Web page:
One of the major achievements of the President Muhammadu Buhari Government is upgrading of the National Institute for Security Studies (NISS) to enhance its role in enhancing inter-agency cooperation, building the capacity of security organizations and eliminating practices that are incompatible with the rights of the citizenry.
The decision was apparently informed by glaring inadequacies and rivalry among security organizations that undermined collective efforts to have seamless cooperation and effective coordination between stakeholders in the national security system.
It was very critical to have an Institute where the intelligence, security, military and paramilitary organizations could interface and share ideas towards common operational culture.
The National Institute for Security Studies was also to address the diverse and often conflicting doctrines, approaches and understanding in security practice by providing a medium for interaction and forging better formal and informal understanding in handling security and related challenges.
When the Institute came on board through the 2019 Establishment Act, inadequacies and anomalies in the security architecture and practices could subvert a unified approach for tackling security challenges in the country. It was considered imperative to have an institutional framework that will bridge the gaps and divergent positions on dealing with common security challenges. There could not have been a better time to have such an Institute than now when the country faces myriads of security challenges.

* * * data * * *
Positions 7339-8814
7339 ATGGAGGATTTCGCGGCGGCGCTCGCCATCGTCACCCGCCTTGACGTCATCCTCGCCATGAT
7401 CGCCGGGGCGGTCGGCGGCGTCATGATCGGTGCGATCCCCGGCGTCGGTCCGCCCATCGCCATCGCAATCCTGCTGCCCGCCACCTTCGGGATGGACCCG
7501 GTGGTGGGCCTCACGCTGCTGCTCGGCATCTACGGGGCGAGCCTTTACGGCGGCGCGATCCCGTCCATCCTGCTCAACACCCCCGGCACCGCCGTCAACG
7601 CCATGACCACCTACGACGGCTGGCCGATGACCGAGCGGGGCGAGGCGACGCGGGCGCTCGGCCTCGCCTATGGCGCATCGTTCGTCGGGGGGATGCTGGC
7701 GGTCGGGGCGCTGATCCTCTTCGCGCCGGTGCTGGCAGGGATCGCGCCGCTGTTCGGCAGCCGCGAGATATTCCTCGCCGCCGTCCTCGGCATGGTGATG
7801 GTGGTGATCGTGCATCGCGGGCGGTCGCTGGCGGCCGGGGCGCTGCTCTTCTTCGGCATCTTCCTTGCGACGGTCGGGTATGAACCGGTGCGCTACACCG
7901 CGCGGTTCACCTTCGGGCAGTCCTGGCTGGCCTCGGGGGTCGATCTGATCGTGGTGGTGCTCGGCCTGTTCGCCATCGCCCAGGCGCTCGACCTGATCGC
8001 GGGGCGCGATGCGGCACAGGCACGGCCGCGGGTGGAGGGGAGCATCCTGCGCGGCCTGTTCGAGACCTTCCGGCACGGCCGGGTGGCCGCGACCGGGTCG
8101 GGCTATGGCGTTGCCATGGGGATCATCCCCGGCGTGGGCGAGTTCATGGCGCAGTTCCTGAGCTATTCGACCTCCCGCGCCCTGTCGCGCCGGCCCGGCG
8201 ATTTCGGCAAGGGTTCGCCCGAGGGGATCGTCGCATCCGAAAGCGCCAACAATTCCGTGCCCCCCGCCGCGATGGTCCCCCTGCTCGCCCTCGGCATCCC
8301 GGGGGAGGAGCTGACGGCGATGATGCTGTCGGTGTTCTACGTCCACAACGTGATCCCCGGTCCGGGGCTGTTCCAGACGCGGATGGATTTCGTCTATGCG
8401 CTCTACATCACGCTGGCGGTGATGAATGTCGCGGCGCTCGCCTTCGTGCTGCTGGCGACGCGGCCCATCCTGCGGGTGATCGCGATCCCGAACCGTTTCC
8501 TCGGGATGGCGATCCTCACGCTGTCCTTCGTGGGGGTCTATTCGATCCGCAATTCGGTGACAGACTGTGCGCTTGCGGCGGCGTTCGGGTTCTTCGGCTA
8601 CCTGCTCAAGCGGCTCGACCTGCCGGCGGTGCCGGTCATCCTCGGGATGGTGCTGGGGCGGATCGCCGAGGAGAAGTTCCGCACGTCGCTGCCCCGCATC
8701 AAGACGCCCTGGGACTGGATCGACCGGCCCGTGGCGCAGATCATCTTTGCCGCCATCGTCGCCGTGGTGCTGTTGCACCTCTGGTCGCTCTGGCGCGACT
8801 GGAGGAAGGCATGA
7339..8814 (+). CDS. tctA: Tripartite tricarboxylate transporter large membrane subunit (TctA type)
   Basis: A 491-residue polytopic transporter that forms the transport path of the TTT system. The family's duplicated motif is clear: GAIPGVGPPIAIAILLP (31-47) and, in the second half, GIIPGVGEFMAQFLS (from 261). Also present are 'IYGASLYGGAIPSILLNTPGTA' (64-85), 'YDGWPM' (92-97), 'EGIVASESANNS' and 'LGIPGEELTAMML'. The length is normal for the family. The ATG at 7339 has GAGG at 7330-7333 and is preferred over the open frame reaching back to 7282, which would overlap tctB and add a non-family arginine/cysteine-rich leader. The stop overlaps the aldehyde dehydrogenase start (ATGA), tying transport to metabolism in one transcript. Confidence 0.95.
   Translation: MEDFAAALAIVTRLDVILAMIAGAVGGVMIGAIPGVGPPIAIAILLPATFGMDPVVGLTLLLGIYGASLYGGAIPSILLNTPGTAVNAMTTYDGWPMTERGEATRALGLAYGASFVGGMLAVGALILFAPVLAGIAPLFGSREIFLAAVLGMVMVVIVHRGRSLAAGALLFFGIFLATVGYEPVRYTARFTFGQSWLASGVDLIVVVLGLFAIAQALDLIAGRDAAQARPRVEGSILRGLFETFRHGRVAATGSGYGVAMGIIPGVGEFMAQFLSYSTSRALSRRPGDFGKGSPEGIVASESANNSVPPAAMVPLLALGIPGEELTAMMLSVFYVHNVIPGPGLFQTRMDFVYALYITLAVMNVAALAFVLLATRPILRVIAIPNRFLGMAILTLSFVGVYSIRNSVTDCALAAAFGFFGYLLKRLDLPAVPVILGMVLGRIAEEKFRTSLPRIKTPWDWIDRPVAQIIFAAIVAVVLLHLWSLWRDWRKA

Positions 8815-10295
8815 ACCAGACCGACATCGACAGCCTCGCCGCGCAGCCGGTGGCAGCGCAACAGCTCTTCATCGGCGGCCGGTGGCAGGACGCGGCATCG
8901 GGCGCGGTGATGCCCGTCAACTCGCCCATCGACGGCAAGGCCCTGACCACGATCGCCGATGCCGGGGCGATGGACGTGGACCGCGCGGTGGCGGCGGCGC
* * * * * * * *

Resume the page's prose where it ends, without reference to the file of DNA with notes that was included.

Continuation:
The need to have an institute that will address a lack of capacity among those being prepared to hold command appointments was a matter of urgency. The core mandates of the Institute include addressing perceived leadership inadequacies among those holding command appointments. A major inadequacy in the security, defense, law enforcement and paramilitary organizations in the security sector is lack of sufficient grooming of those aspiring to hold command appointments.
The National Institute for Security Studies was charged with addressing leadership inadequacies and ineptitude in those heading security and related organizations. The Institute was, without doubt, a child of necessity with responsibilities similar to those of the National Defense College and the National Institute for Policy and Strategic Studies, Kuru Jos.
The NISS is also charged with preparing commanders and directors to fit leadership models suitable for an effective response to contemporary security challenges. The upgrade of the Institute for Security Studies to a National Institute was informed by the importance of a well-informed perspective, mindset and knowledge supportive of the nation’s nascent democracy and operational effectiveness in emerging security commanders.